If you mismanage an endowment, you might destroy the legacy of an entire university. You may have jeopardized the kids’ generation down that could have benefited from the endowment.
Investing money for people you care about comes with a lot of responsibilities.
You may be able to take some concentration, illiquidity, credit, duration risk with your own money, but if you fxxk up, others are still OK.
I dunno about others but when you work in a wealth management firm like Providend, where your inputs may affect the lives of families and generations down, you really feel the weight of responsibility to not fxxk things up.
I start to have immense respect for these people managing money for others (well for those who really cared enough). NYU probably have an investment mandate that guides their allocation.
Many aim to be concentrated in the high return areas but the truth is that forecasting the forward high return areas can be tough
I wonder what led them to this kind of allocation.
- Was it being too risk-averse after the turbulent 1970s? I don’t think so. If it is, they would have their own better inflation hedges such as equity, commodities, or gold. They moved away from these investment hedges.
- Were they making a bet on bonds due to the ultra-high interest rates? Could very well be. Bonds have traditionally been a safe haven and have lower volatility compared to many other financial assets. It is a bonus when interest rates have fallen and the value of the bonds NYU held would have gone up a lot. It begs the question: If it ain’t broken, do you fix it?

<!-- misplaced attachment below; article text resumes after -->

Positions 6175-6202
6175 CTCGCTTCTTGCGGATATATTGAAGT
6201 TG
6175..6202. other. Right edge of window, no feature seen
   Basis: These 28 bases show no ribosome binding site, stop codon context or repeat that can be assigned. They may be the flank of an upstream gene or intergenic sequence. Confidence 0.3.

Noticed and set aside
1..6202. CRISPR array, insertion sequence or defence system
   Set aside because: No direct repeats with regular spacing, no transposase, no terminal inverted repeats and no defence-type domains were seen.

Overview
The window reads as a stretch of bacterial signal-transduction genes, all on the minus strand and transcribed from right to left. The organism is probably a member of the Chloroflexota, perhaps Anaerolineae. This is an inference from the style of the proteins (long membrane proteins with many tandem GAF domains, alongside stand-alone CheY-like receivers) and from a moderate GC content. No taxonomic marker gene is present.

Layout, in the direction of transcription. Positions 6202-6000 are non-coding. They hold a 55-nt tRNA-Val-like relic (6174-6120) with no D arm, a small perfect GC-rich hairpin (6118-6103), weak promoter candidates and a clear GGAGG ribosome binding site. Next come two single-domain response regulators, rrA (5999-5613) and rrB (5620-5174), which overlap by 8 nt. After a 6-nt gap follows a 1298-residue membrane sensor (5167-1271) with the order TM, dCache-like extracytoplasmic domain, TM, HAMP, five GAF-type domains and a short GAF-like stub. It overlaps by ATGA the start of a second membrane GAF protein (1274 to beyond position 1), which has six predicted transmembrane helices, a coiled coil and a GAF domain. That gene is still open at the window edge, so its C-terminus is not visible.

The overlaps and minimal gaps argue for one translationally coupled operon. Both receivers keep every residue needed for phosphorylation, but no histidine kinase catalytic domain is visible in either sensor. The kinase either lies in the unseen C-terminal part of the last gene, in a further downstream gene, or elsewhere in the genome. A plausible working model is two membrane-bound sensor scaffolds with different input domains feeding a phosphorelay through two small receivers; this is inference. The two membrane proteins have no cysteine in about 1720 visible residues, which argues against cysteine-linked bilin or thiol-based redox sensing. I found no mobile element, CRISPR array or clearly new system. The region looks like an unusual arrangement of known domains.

Further research seem to show that Tisch harbored an irrational and all-weather fear that stocks were “too” expensive. Leonard Stern, a real-estate developer and long time trustee, question the bond policy.
Many investors try to suss out how to avoid certain areas of risks and uncertainties and get into areas where the returns are the highest.
In their brain, they would like to find the holy grail of investing in the sector, country or the stocks with relatively high returns yet avoid the world’s problems.
When they find that, they will dump their money in.
NYU probably found that holy grail in bonds due to the almost 20 years fall in interest rates (from 1980s to end 1990s).
But in a way they incur a huge opportunity cost because the 1980 to end 1990 was an even more massive secular bull market for stocks.
This is synomyous with perhaps our concentration on REITs, in Singapore or in the NASDAQ.
Diversification does two jobs:
- It reduces the risk of concentrated blow-ups
- It allows you to capture the market returns (read this)
NYU suffered from #2 in that they earn a good return but they missed out capturing an even better returns.
Many have question why not just invest in the S&P 500 and the answer is, are you OK with a decade of 0-2% a year returns for 10 years? Because that was the level of returns when everyone was rating the United States as an underperform (2000 to 2010).